9/10 smartphone vendors ready to enter wearables market

"Apple has finally unveiled its Apple Watch, which we expect to trigger more consumer interest once it starts shipping in 2015."

As smartphone vendors and component suppliers continue to expand into the wearables market, Gartner predicts that by 2016 smartwatches will comprise about 40 percent of consumer wristworn devices.

Following the unveiling of the Apple Watch earlier this month, the research analyst firm believes that nine out of the top 10 smartphone vendors have entered the wearables market to date or are about to ship a first product, while a year ago only two vendors were in that space.

"Apple has finally unveiled its Apple Watch, which we expect to trigger more consumer interest once it starts shipping in 2015," says Angela McIntyre, research director, Gartner. "Apple introduced three smartwatch models that will sell at a wide price range, with the lowest starting at US$349.

“As with the iPhone, Apple's high-price strategy for the Watch will limit its market share; yet, with its attention to design and the user interface, we believe this product will attract many users."

According to fellow Gartner research director Annette Zimmermann, the Sony Smartwatch products and the Samsung Gear were early products that received much attention in the press but less enthusiasm from consumers due to their “unclear value proposition and flawed design.”

“In 2014 we are seeing a few more positive developments in terms of design and user experience (UX) and we therefore expect consumers to show more interest in these products in the second half of the year,” Zimmermann adds.

Zimmermann says that the latest smartwatches show much improvement in design compared with earlier smartwatches as well as providing an idea of the features that Android Wear brings to the user, including voice search, turn-by-turn navigation, contextual reminders and taking notes via voice input — basically a Google Now experience on a smaller screen.

A recent consumer study conducted by Gartner at the beginning of the third quarter of 2014 gave some indication of the current installed base of fitness wearables and dedicated sports watches.

The results showed that fitness wristbands and "other fitness trackers" combined are already represented in more US households than sports watches.

Sports watches, such as dedicated running watches, have been around for many years, but such products are not for everyone and hence do not have mass market appeal. As a result, Gartner expects this trend to continue in the next few years as fitness wearables proliferate.

Furthermore, Zimmermann reports that there is “still a lot of room for growth” and the trend around the "quantified self" will drive adoption of these devices over the next few years.

However, despite the growing interest from the market, there are several hurdles that still need to be overcome and that vendors need to consider in their products.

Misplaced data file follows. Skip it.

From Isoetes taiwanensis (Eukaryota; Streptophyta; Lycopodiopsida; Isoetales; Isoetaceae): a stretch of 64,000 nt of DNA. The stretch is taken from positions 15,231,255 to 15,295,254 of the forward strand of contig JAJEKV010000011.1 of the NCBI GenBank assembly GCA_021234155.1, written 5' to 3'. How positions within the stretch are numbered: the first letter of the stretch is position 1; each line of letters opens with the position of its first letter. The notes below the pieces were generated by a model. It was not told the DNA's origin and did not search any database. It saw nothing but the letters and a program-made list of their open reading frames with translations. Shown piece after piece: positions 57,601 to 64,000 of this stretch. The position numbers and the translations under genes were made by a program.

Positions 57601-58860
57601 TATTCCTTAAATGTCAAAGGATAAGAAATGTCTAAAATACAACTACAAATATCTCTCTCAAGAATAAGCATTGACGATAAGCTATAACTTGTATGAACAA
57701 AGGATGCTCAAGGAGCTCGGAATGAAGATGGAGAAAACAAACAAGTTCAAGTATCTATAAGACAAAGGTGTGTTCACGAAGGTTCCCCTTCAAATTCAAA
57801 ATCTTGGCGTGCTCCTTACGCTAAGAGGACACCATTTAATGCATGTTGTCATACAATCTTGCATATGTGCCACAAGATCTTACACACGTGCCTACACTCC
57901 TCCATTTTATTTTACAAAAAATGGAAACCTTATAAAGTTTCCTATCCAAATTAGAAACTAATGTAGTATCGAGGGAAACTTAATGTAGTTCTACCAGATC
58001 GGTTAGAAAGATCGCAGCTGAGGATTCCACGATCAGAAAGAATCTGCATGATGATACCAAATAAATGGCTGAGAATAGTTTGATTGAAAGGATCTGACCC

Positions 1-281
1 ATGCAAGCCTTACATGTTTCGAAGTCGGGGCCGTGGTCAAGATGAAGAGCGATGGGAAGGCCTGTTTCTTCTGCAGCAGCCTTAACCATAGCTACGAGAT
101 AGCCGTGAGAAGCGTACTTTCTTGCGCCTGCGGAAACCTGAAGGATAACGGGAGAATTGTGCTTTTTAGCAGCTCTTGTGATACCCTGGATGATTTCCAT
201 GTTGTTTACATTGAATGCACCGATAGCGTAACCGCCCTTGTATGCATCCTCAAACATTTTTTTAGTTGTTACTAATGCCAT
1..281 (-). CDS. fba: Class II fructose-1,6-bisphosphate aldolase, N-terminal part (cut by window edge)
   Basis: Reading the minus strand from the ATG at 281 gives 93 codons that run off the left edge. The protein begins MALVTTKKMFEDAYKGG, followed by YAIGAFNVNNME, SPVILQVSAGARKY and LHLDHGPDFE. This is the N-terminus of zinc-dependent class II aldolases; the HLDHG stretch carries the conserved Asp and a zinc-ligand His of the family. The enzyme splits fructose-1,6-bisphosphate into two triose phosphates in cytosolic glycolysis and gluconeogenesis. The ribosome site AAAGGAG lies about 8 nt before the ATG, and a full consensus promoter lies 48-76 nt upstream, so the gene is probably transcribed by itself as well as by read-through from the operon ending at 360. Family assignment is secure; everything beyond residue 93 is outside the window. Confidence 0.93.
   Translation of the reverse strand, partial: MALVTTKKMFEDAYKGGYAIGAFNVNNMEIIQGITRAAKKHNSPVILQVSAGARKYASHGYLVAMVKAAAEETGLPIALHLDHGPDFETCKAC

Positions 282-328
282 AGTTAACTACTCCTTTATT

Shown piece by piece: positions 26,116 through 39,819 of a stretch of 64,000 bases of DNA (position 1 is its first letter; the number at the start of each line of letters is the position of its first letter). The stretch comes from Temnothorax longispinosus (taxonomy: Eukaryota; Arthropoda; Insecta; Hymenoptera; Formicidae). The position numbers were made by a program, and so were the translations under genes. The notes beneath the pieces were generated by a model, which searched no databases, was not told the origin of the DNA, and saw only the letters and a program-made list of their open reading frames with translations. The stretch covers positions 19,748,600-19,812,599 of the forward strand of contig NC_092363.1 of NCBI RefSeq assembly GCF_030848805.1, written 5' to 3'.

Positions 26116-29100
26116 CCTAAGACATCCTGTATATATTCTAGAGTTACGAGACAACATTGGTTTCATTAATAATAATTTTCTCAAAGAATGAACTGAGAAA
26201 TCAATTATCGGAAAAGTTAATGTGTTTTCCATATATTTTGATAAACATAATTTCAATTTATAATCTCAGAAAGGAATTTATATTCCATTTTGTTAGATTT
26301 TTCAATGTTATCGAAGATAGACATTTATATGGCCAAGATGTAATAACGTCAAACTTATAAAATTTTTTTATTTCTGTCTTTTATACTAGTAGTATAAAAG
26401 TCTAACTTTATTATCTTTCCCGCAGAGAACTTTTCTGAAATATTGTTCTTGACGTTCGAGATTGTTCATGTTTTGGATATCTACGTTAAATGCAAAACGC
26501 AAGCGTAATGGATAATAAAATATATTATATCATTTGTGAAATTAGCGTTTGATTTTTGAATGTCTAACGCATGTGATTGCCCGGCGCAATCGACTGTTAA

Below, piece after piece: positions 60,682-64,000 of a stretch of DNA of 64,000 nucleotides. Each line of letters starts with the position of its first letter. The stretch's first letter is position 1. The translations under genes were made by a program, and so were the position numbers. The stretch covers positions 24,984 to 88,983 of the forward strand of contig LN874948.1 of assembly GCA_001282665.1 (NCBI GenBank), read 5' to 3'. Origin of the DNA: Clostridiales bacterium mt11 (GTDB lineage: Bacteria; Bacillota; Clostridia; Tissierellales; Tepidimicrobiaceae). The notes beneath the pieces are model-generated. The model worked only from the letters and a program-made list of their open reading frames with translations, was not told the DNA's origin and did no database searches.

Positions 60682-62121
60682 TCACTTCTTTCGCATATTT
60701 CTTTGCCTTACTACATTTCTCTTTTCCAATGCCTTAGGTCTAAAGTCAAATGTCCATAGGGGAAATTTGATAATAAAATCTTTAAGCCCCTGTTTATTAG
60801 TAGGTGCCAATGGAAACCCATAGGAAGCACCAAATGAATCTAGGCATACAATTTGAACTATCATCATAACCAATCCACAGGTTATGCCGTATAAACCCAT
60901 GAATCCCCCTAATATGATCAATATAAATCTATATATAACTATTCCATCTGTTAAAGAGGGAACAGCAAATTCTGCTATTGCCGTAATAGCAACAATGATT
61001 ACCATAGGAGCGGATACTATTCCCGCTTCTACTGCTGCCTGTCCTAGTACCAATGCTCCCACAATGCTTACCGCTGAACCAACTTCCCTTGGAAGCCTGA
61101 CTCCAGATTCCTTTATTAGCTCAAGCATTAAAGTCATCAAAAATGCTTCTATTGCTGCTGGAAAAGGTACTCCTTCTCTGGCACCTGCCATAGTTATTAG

In recent tests, different models of smartwatches and fitness wristbands reduced the battery life of the connected smartphone. Depending on the product and the phone this was in the range of two to eight hours of reduced usage time. Having the smartphone run for only half a day until it needs a new charge is not ideal and this is likely to put off most users who use smartphones without an exchangeable battery.

Of the devices that were tested, the battery life could last up to five or six days. However, as consumers add more devices to their households the number of gadgets that need to be charged is expected to reach a point where it becomes a burden for the consumer. Here the discussion arises again of the trade-off between design and usability — a more efficient battery would likely not allow for a light and sleek design — and yet a desirable feature for a smartwatch would be a battery that lasts for several months.

"We are currently seeing two opposing trends in the market with regards to form factor evolution,” Zimmermann adds. “On the one hand there are vendors offering smart wrist-wearables in a familiar watch-like form factor.”

“On the other hand in the past six to nine months, we have seen vendors launching products that resemble the early fitness wristbands, but come with displays that add significant functionality, including message and call alerts.

“These cross-over products are generally marketed as fitness devices, but with the strong slant toward the communication aspect."


In addition to the established vendors, original design manufacturers (ODMs) and semiconductor vendors in China are ready to take on the next generation of consumer.

There are a growing number of local Chinese vendors that have launched fitness wrist bands, putting pressure on established players such as Fitbit and Jawbone. Although these vendors currently have a primarily local market focus they will eventually turn to international expansion.

"Products and offerings among Chinese vendors are similar to those of other vendors with a variety of form factors, operating systems, connectivity and sensor options," McIntyre adds.

"International expansion will start to accelerate in 2015 and in this context we expect several Chinese vendors to build on Android Wear in parallel to create more appeal.

“Certainly, they are faced with the same hurdles regarding design as all international vendors, but we also expect them to leverage one thing that has been to their constant advantage in the smartphone and tablet market: the cost advantage of the Chinese supply chain ecosystem.

“Chinese vendors might be able to bring Android Wear-based smartwatches to very affordable price points below $150 with decent designs and sensors — driving mass-market adoption in mature markets."

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